Funding for the Departments of Transportation and Housing and Urban Development have emerged as a point of partisan contention in the House, with familiar lines being drawn on overall spending levels, and an August recess that leaves little time for any meaningful debate. As a result, it’s more than likely that there will be no vote on the House Transportation-HUD bill before the fiscal year ends on October 1.
The situation is different in the Senate, which unanimously passed the Senate Transportation-HUD bill in committee. Seeing a chance to overcome the stalemate in the House, Senate leaders agreed to bundle the Senate T-HUD bill with three other bills, two of which were already approved by the House. Unfortunately, the limits of that strategy slowly became evident, as the four-bill package became subject to over 200 filed amendments. A final vote on the bill has been delayed by a week. Of the 200 amendments, two dominated the debate: an amendment to increase funding for election security in response to Russian interference and an amendment to permanently authorize the Land and Water Conservation Fund.
NLC supports passage of the Senate Transportation-HUD bill, which generally maintains FY18 funding increases made possible by the two-year Bipartisan Budget Act. To date, none of the filed amendments would impact the $3.3 billion allocated for CDBG. Although it’s unclear which of the 200 plus amendments will actually be considered for a vote, amendments that NLC would support include a Senator Nelson (D-FL) Amendment (3545) to make the Disaster Housing Assistance Program (DHAP) available to survivors of Hurricanes Harvey, Irma, and Maria; and a Senator Young (R-IN) Amendment (3550) to establish a bipartisan task force to evaluate and create recommendations regarding the nation’s affordable housing crisis.
Brittney Kohler, 202.626.3164
Since the president released his infrastructure proposal this spring, cities have been calling on Congress to follow-up with a proposal of their own. On July 23, Representative Bill Shuster (R-PA), the outgoing Chair of the House Committee on Transportation and Infrastructure, finally released a discussion bill on a comprehensive transportation and water resources infrastructure investment package. Following the release of the proposal NLC, National Association of Counties (NACo), National Governors Association (NGA), Council of State Governments (CSG) and the National Council of State Legislatures (NCSL) released a joint statement.
The bill provides a path to address the Highway Trust Fund’s looming insolvency in 2020, while also eliminating the gas tax, increasing investment in important water infrastructure and asking that all beneficiaries of federal transportation contribute to its funding. While the bill could set the course for the future, Chairman Shuster released this proposal highlighting that frustration with inaction is high, noting “Since election day, the American people have waited for action by their federal elected representatives, and I am just as frustrated as they are that we have yet to seriously consider a responsible, thoughtful proposal.”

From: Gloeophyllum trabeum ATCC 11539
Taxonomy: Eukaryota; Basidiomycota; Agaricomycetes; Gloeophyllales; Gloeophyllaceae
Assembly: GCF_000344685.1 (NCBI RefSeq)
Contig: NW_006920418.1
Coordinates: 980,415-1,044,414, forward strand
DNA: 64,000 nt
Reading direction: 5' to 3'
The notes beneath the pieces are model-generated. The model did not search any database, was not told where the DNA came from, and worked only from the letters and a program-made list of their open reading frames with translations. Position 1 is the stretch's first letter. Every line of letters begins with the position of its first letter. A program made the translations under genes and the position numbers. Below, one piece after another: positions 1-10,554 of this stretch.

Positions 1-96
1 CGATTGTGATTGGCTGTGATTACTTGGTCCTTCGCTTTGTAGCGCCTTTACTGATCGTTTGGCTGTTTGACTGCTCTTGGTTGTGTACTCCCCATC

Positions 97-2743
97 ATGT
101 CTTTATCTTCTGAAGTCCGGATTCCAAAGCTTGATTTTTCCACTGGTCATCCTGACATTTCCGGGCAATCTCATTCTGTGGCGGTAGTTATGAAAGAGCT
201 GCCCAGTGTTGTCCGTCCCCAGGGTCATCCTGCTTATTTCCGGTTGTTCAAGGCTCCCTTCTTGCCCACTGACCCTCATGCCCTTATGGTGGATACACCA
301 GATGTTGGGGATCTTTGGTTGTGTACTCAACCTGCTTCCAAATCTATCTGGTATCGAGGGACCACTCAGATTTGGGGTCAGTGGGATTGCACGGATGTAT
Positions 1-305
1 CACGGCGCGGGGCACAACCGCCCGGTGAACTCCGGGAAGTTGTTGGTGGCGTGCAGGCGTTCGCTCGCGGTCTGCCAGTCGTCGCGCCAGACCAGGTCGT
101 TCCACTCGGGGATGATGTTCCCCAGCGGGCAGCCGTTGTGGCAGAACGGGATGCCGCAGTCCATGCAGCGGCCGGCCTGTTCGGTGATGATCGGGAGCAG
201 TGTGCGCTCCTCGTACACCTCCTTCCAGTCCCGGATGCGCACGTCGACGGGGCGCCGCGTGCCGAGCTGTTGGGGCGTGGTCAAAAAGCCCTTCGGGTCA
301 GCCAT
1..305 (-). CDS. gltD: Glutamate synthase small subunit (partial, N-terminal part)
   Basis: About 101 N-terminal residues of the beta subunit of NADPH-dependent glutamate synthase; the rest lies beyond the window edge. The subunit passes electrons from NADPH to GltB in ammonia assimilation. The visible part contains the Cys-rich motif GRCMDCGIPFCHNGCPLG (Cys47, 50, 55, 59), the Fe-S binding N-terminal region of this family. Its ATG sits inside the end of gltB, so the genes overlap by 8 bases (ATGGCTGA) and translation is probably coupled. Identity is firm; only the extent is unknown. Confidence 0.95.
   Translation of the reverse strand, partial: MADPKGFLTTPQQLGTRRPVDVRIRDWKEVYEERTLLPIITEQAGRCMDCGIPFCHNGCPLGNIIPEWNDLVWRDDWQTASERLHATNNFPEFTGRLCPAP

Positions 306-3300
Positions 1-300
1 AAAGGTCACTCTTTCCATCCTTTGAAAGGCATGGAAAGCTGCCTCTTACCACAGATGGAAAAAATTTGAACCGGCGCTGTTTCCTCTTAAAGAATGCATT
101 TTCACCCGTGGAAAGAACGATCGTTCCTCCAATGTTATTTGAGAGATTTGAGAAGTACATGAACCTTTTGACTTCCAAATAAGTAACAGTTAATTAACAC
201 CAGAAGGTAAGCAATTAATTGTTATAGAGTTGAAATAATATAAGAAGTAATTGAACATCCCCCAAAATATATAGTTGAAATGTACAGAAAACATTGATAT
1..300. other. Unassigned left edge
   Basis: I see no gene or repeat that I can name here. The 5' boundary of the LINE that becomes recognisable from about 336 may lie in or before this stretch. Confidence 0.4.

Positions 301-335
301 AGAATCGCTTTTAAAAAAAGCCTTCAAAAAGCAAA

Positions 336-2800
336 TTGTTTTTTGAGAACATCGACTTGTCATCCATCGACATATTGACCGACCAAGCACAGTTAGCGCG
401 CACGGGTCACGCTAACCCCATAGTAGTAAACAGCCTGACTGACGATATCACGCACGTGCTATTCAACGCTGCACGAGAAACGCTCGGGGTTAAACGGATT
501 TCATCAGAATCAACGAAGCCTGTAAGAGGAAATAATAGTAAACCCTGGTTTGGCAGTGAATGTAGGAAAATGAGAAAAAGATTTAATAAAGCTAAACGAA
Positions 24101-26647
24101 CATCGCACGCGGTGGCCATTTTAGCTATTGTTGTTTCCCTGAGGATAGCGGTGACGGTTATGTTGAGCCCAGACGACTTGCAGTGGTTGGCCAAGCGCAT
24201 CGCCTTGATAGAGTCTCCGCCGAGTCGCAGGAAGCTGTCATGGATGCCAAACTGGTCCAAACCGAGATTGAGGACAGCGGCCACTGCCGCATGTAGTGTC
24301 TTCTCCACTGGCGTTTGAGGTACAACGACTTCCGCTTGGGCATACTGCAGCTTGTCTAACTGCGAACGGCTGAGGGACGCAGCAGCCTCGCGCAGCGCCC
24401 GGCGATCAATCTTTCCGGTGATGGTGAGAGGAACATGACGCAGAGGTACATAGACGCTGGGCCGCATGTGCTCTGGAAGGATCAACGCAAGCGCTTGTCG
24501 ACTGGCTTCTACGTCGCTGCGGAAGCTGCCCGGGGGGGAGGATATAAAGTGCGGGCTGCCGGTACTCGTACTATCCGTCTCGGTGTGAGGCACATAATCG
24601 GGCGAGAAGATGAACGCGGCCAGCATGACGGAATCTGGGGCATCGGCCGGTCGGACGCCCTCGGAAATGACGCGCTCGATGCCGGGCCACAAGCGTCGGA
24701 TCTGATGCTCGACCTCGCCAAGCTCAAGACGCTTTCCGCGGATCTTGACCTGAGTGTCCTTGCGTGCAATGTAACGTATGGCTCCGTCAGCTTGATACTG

NLC is glad to see the Chairman put pen to paper for his colleagues to react to. For city leaders, now is a great time to ask your Members of Congress to carry on the Chairman’s momentum towards accomplishing comprehensive infrastructure reform and address pressing needs, like the looming insolvency of the Highway Trust Fund. Cities need to know if Congress will rebuild with us and support an infrastructure package that meets the essential needs of cities.
For NLC’s key takeaways on where the Chairman’s infrastructure proposal is leaning and how that may impact cities, visit NLC’s blog CitiesSpeak.
Brian Egan, 202.623.3107
On July 24, House Ways and Means Committee Chairman Kevin Brady (R-TX) released a listening session framework for the anticipated Tax Reform 2.0. The two-page document provided high level talking points around goals for a follow-up package to 2018’s Tax Cuts and Jobs Act (TCJA).
Last year, in order to limit the cost of the TCJA, legislators set many tax cut provisions for individuals to sunset in 2026. This framework centers on making those previously temporary tax cuts for individuals permanent. In addition, the framework broadly outlines plans to encourage flexible savings accounts and spur business innovation through changes to the tax code. This announcement did not include any indication that technical corrections to the tax bill would be included in immediate plans.
While the proposal lacks key specific details, including how Congress plans to pay for the estimated $600 billion price tag, it is further proof that some Members of Congress are serious about voting on additional tax legislation between September and the November elections. NLC remains committed to preserving our priorities in the tax code, which include:
- Preserving the tax exemption for interest earned on municipal bonds.
- Preserving the tax exemption for interest earned on qualified private activity bonds.
- Restoring the tax exemption for interest earned on advance refunding bonds.
Tax Credits that Spur Growth in Cities:
- Preserving the Historic Tax Credit.
- Preserving the New Markets Tax Credit.
- Preserving the Earned Income Tax Credit.
- Preserving the Low Income Housing Tax Credit.
- Preserving the Work Opportunity Tax Credit.
Preserving the Sovereignty of Local Governments:
- Preserving the state and local tax (SALT) deduction and removing its new $10,000 cap.